US defense chief asks for Navy secretary's resignation
U.S. Defense Secretary Mark Esper asked on Nov. 24 for Navy Secretary Richard Spencer's resignation over the handling of a case of a Navy SEAL accused of war crimes in Iraq, the Pentagon said.
Esper lost "trust and confidence in him regarding his lack of candor over conversations with the White House involving the handling of Navy SEAL Eddie Gallagher," Pentagon spokesperson Jonathan Hoffman said in a statement.
Gallagher was found guilty in July of posing with a teenage ISIL fighter's corpse during his deployment to Mosul.
Last week, Trump ordered the Navy not to remove Gallagher from its elite SEALs special operation force.
"The Navy will NOT be taking away Warfighter and Navy SEAL Eddie Gallagher's Trident Pin," Trump said on Twitter.
"This case was handled very badly from the beginning. Get back to business!" The Navy Trident pin symbolizes a special operator's membership in the SEALs, and its removal would have effectively ended Gallagher's career in the elite group of warfighters.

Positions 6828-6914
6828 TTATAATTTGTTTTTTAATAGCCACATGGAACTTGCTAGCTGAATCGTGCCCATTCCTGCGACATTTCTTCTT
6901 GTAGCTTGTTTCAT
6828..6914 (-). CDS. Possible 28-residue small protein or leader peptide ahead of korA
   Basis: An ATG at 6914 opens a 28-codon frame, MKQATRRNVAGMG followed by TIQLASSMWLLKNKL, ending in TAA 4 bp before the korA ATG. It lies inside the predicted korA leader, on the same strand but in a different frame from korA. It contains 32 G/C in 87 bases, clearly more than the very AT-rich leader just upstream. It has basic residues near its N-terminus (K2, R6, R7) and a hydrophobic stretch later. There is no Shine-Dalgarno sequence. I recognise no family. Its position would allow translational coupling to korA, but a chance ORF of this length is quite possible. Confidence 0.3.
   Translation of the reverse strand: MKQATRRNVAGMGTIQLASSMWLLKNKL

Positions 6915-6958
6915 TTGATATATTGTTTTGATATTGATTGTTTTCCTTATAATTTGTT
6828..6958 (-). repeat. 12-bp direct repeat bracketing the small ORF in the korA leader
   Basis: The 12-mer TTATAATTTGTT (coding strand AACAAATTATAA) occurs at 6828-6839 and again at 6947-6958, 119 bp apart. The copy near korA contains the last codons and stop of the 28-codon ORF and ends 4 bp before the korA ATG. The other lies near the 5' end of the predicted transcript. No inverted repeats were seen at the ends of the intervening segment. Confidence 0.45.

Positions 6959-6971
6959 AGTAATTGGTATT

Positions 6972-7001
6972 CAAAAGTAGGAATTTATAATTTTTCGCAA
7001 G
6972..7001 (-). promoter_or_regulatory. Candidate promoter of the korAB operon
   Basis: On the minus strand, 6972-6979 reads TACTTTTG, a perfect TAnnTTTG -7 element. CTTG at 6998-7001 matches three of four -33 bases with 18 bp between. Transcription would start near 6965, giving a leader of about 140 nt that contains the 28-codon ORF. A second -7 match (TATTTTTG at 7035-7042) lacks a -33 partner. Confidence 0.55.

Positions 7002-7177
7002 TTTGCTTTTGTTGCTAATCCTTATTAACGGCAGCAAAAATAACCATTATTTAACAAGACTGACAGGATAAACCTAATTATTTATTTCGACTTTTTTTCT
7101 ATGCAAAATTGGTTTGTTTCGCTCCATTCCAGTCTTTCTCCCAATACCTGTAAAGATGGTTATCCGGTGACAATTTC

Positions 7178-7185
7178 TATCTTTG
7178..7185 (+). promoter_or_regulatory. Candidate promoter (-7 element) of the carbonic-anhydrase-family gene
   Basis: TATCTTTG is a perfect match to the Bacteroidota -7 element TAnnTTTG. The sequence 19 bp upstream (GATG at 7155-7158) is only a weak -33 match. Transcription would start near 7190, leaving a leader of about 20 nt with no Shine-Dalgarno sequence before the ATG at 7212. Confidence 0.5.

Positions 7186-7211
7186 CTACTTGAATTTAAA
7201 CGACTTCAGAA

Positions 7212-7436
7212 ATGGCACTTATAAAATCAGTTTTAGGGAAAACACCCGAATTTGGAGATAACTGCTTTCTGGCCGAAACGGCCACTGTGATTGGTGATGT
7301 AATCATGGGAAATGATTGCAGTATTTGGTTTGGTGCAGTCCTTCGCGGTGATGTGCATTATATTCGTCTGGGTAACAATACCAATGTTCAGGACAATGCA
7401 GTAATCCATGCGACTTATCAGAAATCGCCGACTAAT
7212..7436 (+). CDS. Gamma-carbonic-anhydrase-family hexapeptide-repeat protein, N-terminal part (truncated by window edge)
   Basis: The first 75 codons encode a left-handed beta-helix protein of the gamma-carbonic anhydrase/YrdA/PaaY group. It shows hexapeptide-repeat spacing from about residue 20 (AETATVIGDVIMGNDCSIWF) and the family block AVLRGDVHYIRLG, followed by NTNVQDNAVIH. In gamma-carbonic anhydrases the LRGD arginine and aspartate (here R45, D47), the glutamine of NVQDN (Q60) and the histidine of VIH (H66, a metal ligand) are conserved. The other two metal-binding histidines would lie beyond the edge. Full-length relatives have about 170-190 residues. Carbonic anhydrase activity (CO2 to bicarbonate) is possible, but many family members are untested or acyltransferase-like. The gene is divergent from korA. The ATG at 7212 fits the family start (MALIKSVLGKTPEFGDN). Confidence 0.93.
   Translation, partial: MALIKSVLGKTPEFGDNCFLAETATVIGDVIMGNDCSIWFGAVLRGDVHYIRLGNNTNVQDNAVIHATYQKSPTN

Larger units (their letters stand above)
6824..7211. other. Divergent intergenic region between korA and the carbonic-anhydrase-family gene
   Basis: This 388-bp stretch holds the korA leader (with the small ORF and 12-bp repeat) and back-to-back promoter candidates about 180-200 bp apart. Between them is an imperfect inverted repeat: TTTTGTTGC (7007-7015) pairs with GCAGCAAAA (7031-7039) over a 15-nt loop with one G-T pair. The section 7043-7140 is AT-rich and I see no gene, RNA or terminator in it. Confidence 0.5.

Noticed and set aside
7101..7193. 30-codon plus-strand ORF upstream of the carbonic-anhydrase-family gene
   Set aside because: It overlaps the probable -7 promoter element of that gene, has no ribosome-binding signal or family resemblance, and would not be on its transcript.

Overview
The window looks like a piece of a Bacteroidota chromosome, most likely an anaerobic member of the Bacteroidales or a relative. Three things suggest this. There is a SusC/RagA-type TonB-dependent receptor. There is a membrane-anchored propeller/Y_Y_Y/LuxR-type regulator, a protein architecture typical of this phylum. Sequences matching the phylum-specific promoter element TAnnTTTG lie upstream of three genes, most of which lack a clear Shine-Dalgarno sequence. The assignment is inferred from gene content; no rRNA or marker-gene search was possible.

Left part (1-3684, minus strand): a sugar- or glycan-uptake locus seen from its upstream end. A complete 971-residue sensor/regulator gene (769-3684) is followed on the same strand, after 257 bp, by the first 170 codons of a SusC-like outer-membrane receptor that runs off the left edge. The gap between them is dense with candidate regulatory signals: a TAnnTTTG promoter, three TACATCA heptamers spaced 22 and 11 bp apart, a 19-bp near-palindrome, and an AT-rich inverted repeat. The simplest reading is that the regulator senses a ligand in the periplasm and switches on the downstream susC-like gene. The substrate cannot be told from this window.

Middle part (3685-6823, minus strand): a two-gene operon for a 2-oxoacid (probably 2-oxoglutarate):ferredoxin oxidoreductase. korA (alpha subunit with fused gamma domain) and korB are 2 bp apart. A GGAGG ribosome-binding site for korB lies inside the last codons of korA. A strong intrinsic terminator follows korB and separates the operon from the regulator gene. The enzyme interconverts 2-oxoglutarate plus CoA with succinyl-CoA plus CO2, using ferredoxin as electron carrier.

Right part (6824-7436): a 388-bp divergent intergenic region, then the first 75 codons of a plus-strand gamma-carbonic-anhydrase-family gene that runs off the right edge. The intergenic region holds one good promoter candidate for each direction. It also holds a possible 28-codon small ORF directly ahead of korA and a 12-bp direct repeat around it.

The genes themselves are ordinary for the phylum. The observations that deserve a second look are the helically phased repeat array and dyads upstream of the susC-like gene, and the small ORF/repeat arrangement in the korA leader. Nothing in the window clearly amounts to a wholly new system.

After speaking with Trump on Gallagher's case on Nov. 22, Esper "learned that Secretary Spencer had previously and privately proposed to the White House — contrary to Spencer's public position — to restore Gallagher's rank and allow him to retire with his Trident pin," said Hoffman.
The defense chief said in the statement he was "deeply troubled" by Spencer's conduct.
"Unfortunately, as a result, I have determined that Secretary Spencer no longer has my confidence to continue in his position.
I wish Richard well," said Esper. Esper proposed retired Rear Adm. Kenneth Braithwaite, the U.S. ambassador to Norway, to replace Spencer as Navy secretary, said Hoffman.
Shortly after Esper's statement, Trump thanked Spencer for his service and said Gallagher "will retire peacefully with all of the honors that he has earned, including his Trident Pin."
He confirmed Braithwaite to replace Spencer. "A man of great achievement and success, I know Ken will do an outstanding job!" he added.